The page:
Viacom chairman and CEO Philippe Dauman has said his plan to sell a minority stake in film arm Paramount Pictures remains on track, despite the recent boardroom battles.
Dauman’s future has looked increasingly unclear as the Redstone camp, which controls Viacom through National Amusements, has attempted to dampen his power through a series of legal moves, which have been returned in kind.
A key bone of contention for Viacom owner Sumner Redstone and his daughter, Shari Redstone, has been the sale of a stake in Paramount (though Dauman and the Viacom board claim the elder Redstone, 93, is unable to control his own affairs and is being manipulated).
“It is strategically important to look at what will enhance and accelerate the growth of Paramount into the future,” said Dauman at an investor conference in New York.
He said the sale process had begun with “40 players” expressing interest. “We are now at a stage where we have had more limited discussions with a more limited group who would be strategic partners.
“Naturally, recent events have slowed down the process, but we are continuing to explore the potential of unlocking value with select partners.”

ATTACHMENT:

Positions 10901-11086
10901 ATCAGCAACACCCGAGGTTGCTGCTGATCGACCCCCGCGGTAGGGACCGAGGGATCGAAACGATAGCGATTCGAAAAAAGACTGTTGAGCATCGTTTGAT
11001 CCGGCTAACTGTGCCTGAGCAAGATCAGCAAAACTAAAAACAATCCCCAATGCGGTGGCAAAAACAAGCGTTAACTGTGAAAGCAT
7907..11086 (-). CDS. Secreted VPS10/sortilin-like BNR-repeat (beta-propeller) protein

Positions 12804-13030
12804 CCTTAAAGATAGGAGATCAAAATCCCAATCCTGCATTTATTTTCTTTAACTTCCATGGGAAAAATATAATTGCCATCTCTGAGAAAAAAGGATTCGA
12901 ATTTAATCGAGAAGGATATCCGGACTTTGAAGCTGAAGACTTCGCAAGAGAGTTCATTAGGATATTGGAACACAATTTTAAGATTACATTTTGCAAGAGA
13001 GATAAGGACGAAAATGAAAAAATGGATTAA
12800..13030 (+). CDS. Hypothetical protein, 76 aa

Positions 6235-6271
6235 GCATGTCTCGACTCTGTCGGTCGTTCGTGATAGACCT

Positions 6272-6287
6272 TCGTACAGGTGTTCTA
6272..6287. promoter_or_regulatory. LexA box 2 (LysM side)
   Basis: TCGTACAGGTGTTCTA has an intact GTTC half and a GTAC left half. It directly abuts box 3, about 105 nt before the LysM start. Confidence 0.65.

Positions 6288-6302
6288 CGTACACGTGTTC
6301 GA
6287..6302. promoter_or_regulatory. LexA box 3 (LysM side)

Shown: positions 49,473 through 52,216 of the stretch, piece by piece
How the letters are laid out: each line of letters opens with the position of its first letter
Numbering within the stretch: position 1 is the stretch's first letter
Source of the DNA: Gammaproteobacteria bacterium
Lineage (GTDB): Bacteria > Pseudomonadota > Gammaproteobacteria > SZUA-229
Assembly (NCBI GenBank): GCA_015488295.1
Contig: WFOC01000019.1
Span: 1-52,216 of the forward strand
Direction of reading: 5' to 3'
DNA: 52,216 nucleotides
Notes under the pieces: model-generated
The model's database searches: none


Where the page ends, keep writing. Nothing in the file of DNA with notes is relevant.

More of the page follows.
A deal would hand the unnamed partner 49% of the Paramount business for an undisclosed amount. Dauman said this would unlock around US$10 a share, which could be used to pay off debts.
The Viacom chief has been criticised for taking home huge cheques while the business has since its share price plummet following poor performance at Paramount, and ratings dips at cable channels such as MTV.
However, Dauman pointed to recent ratings increases at VH1 and Nickelodeon and other deals as examples he was turning the company around.
Directly addressing the battle for the future of Viacom, Dauman said: “I’ve been involved in the company for 30 years, and this is certainly unique. It’s a lot more fun creating the content than being the content.”